An Iris Stands Tall: A mother’s journey, a daughter’s transition
- April 23 – June 14, 2019
- SPECIAL Kick-off Speaker Event, Friday, April 26 – TBA
- Reception: Thursday May 2, 5:30 – 7:30
- CAW: Thursday May 16, 4 – 8 PM
- Panel Talk: TBA
- Lunch Box Art Talk: TBA
- Sinking City Pop Festival, Saturday, May 11
An Iris Stands Tall: “A Mother’s Journey, a Daughter’s Transition” is an art exhibit about gender identity.
The Arts Center recognizes the important role the arts can play helping people communicate and understand the social construct of gender and cultural identity formation. Gender identity, more newly understood to be a social construct, is moving us beyond the binary. Conversations surrounding gender identity and expression are not always easy or without controversy. Since the visual arts excel as a way to process information through non-verbal cues and feelings, The Arts Center presents this work to open conversations about this theme.
Artist Annette Sabater documented her journey through the gender transition of her daughter. Making artwork gave her an opportunity to express her feelings and doubts as she researched and learned the process and outcomes of the transition. It yielded a large body of artwork Sabater has begun use as an activist in support of people who are transgender. Her work is a testimonial that serves as a starting point for a conversation in the safe sanctuary of The Arts Center.
The Arts Center acknowledges that this exhibit is a parent’s process of understanding beyond the binary. The imagery used is very personal, and may feel different and perhaps stressful for other gender non-conforming, gender-fluid, nonbinary or trans people.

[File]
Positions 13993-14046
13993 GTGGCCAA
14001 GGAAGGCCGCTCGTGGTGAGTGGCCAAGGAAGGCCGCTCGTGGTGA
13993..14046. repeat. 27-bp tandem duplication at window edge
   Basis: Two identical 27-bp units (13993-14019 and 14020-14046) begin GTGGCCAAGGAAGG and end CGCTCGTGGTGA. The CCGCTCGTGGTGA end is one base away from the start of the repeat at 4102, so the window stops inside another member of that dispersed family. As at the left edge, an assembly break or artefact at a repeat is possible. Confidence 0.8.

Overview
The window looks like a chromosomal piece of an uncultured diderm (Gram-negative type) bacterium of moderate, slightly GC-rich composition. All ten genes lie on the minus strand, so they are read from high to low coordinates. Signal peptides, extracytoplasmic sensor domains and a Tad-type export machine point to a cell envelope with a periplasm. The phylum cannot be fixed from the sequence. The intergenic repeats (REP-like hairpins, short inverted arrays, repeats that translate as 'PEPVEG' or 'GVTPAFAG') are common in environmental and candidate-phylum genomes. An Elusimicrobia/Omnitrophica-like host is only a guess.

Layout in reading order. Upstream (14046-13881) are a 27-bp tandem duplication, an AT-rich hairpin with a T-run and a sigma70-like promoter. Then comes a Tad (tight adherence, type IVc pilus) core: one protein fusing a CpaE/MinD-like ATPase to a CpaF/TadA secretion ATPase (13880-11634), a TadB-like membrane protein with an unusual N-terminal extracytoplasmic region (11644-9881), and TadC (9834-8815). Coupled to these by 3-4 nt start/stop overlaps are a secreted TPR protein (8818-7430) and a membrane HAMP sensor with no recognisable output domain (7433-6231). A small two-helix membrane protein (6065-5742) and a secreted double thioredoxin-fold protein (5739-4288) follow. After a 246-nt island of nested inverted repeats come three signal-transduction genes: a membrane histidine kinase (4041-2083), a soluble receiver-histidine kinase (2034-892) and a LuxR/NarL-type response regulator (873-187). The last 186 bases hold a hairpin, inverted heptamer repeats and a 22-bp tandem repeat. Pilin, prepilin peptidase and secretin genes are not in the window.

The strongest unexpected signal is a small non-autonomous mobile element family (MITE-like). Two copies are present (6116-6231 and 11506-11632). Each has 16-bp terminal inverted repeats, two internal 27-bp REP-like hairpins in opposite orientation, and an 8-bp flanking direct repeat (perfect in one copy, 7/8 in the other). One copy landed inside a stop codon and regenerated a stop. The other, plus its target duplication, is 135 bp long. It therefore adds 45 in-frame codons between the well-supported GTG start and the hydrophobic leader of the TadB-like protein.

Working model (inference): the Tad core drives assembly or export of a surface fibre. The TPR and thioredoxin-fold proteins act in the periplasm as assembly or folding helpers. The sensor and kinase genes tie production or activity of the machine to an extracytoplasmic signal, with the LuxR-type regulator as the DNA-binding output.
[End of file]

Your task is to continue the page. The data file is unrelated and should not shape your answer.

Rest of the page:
In tandem with this exhibit, the Corrine Woodman Gallery will feature artwork by local artists about gender identity, curated by Rosalie Lingo (May 3 – June 1, 2019)
Additional Programming and a Special Speaker are being scheduled to accompany this show.
In Annette Sabater’s own words:
“My child began medical treatment to transition from an adolescent boy into a young woman at age sixteen. Although her father and I knew this was a possibility from early childhood, the realization that we were entering a new journey with our child into the transgender world was mysterious and at times full of doubt and grief.
Over the course of three years, my emotions and knowledge of this new world grew and changed. My art integrates my observations, research, experiences and interactions. Expression through art helped me process and understand my child on many levels and led me to accept and honor my daughter. This is both a vulnerable and proud process for me.
Through my art I explore my journey as I was led to deeper levels of understanding of my child.
Our Thanks for support of this exhibit and associated programming:
- Whiteside Theatre
- Counseling and Psychological Services, Oregon State University
- The Reynolds Law Firm
- PRIDE Foundation